“We are what we repeatedly do. Excellence, then, is not an act, but a habit.”
“Greed is good” is a classic line from the film “Wall Street.” This gem is delivered by Michael Douglas as he portrays Gordon Gecko, the evil villain from the 1987 movie.
In case you haven’t heard, there’s a sequel out titled “Wall Street: Money Never Sleeps” which was released in January. Since this isn’t a movie review column, let’s suffice it to say that Gordon is getting out of prison after a very long stay and the question is “can Gordon be rehabilitated?
These two movies remind me of the old adage, there are three types of animals on Wall Street; bulls, bears and pigs. Bulls make money, bears make money and pigs get slaughtered. The financial industry has undergone many changes over the past 18 months. But the most critical phase of change is taking place right now in Washington as the debate about America’s financial regulatory system takes center stage. Stay tuned.
Individuals who develop sound financial planning habits are well positioned to tackle life’s bigger questions. By clarifying and quantifying your ambitions you potentially increase the likelihood of reaching the mark. Take a few minutes to identify your lifetime goals and estimate the cost and timeframe for accomplishing those goals.
Ideas about how to achieve personal fulfillment — and what it is — will almost certainly change for each of us over a lifetime.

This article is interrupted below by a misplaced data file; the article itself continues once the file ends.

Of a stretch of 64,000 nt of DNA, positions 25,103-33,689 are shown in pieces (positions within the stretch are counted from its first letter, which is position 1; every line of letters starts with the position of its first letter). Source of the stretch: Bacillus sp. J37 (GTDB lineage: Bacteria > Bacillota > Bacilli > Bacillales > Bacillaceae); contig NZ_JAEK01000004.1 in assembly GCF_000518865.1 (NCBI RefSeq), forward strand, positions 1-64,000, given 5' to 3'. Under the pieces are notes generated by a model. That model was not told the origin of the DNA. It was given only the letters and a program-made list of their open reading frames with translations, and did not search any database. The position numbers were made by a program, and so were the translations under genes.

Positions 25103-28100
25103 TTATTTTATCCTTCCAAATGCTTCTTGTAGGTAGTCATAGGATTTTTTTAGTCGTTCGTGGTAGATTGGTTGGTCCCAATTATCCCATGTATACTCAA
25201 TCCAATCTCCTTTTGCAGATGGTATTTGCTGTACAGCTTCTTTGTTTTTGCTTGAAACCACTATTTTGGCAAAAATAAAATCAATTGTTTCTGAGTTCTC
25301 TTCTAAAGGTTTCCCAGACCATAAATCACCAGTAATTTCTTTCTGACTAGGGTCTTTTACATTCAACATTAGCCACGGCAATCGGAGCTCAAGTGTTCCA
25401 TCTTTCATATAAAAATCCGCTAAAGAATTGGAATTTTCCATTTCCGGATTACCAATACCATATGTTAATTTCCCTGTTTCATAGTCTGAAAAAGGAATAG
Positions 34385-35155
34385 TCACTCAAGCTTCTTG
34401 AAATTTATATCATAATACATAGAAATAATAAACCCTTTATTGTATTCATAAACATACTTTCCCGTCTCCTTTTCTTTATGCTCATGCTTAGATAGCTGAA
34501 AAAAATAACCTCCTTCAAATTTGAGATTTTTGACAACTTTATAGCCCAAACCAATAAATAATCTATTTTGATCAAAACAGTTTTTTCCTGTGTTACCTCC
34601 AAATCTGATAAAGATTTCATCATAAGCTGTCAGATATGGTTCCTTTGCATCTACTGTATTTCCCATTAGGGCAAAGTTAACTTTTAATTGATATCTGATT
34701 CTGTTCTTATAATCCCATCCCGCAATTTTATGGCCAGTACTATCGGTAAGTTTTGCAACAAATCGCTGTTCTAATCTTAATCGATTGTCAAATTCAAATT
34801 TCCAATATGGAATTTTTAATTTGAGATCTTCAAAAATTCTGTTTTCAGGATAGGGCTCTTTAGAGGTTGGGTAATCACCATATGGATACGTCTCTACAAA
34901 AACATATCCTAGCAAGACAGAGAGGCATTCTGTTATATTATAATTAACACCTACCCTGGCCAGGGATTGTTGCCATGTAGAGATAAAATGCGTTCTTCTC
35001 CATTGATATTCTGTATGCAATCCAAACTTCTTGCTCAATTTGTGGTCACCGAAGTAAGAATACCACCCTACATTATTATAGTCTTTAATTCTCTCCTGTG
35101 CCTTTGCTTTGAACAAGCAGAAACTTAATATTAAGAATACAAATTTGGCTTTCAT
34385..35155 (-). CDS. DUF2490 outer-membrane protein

As individuals we are caught up in the day-to-day details of managing careers and family. Check in with your family and discuss how they see the future. You may be in for a surprise! Many, many years ago Pete and I seriously discussed purchasing a dive shop on the east coast of Florida. We scoured through the businesses financial documents, spent time in the shop with the owners and were ready to make the offer. In my mind I saw everything in our world staying relatively the same; we’d hire someone to manage the store on weekdays and Pete would take long weekends to work in the shop and go out on the dive boat. Wrong! Pete assumed we would be moving and running the shop ourselves. This is an extreme example of divergent ideas, but you get the point. The range of retirement lifestyle options has grown and will continue to do so. It’s worthwhile to have a discussion with your partner to identify and appreciate the changes taking place with each other’s goals and aspirations.
Last week we reviewed budgeting and cash flow analysis to help you identify your retirement income sources. Today we’re discussing the different phases. Planning for life is inexact, so maintaining a flexible attitude is helpful. There are some basic concepts that can make that possible. Try to reconcile wildly divergent dreams. If your partner announces a desire to join the Peace Corps, take a deep breath and do some research rather than immediately rejecting the idea. You and your partner will likely find that many of your interests can be satisfied. Bring a sense of humor to the planning table and you may find you’re able to combine even the most unlikely retirement dreams.